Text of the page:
Thursday, 10 September 2015

Red Queen, Victoria Aveyard | Book Review


Hello blogosphere! *virtually waves excitedly* I've missed you. I haven't had the time to sit down and review all the wonderfully amazing books I've read in the past one and half month and for that, I'm sorry. But I'm here now and boy have I got a diamond to rave about today. The Red Queen by Victoria Aveyard is a highly acclaimed book to grace the Young Adult literature market and it didn't fail to impress me.
It tells the story of Mare Barrow, a Red living in a world ruled by Silvers who exclusively posses supernatural abilities. But Mare discovers she may be more Silver than she'd like to think bringing her before the Silver court where she is hidden in plain sight. This sparks her determination to fight the regime that has harmed those she loves from the inside but Mare is also involved in a game of love and betrayal.

I will shamefully admit that when I saw its ridiculously photogenic cover everywhere on Instagram, I did roll my eyes thinking: 'Oh, here we go again, another Divergent/Hunger Games concept. I then bought the book to discover what all the hype was believing it would be a 'meh' read and it just stood on my shelf looking pretty, occasionally pulled it out for booktags on Instagram.

One day, I needed relief from my university reading (I'm reading Charles Dickens' Bleak House and is it me or is it very dry?) and thought I would reward myself for beginning my university's reading list (yes, the situation is that bad) and started Red Queen. The opening paragraph set the tone of the book perfectly:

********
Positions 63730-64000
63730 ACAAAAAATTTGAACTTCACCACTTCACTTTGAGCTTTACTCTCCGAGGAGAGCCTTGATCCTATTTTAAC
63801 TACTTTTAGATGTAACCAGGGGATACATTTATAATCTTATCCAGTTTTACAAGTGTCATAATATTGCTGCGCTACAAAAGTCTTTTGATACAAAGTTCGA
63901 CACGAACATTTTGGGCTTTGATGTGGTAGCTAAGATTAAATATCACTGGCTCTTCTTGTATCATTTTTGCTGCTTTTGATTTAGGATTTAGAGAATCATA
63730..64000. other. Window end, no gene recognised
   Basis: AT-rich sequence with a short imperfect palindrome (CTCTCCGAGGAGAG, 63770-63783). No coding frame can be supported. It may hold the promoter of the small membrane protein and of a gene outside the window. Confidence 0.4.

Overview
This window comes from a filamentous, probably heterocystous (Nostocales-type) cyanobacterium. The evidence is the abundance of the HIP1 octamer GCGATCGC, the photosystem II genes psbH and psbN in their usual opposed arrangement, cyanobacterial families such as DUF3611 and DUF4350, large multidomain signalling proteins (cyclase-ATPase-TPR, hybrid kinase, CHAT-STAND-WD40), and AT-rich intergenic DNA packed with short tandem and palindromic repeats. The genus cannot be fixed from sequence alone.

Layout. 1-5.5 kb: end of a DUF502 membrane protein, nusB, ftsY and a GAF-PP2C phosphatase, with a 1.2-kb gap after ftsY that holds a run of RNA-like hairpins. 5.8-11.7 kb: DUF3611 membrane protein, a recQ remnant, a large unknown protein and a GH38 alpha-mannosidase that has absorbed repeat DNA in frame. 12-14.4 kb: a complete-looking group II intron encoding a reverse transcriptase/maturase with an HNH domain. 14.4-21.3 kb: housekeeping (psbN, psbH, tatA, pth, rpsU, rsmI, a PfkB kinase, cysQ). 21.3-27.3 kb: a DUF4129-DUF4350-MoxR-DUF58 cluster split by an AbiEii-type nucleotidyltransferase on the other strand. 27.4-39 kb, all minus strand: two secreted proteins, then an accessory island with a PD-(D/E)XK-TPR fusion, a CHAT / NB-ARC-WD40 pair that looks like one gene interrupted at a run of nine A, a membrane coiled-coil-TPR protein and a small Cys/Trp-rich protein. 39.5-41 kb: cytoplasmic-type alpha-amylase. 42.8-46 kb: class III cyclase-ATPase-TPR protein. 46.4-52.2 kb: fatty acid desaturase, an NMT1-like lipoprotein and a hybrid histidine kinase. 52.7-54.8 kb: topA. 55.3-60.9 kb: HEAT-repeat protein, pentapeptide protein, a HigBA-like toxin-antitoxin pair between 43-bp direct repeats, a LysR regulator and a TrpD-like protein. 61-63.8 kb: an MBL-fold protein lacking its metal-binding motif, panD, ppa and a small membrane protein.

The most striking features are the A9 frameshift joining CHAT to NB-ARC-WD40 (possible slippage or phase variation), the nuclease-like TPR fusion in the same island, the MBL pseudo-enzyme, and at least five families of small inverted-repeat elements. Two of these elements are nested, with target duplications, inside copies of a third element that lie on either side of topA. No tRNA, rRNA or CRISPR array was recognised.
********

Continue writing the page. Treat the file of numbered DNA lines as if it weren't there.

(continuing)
'I hate first Friday. It makes the village crowded, and now, in the heat of high summer, that's the last thing anyone wants. From my place in the shade it isn't so bad, but the stink of bodies, all sweating with the morning work, is enough to make milk curdle. The air shimmers with heat and humidity, and even the puddles from yesterday's storm are hot, swirling with rainbow streaks of oil and grease.'

Doesn't that sound busy and dirty and beautiful? Suddenly, all I wished for with my imaginary, red Dorothy heels is to click them together and wish to live in this vibrant setting.

When I was allowed to reward myself with Red Queen again, I immediately dived in. The first few chapters where Mare describes the Stilts aka the village for the Reds, I did cringe at the similarities between that and Katniss' home in District 12 in The Hunger Games. Poverty, guards, wealthy oppressors... ring any bells? But where Aveyard saves it is with the Scarlet Guards' video broadcast on page 36:


'Until you recognise us as human, as equal, the fight will be at your door. Not on a battlefield but in your cities... You don't see us, and so we are everywhere.'


Brrr, this part gave me the goosebumps.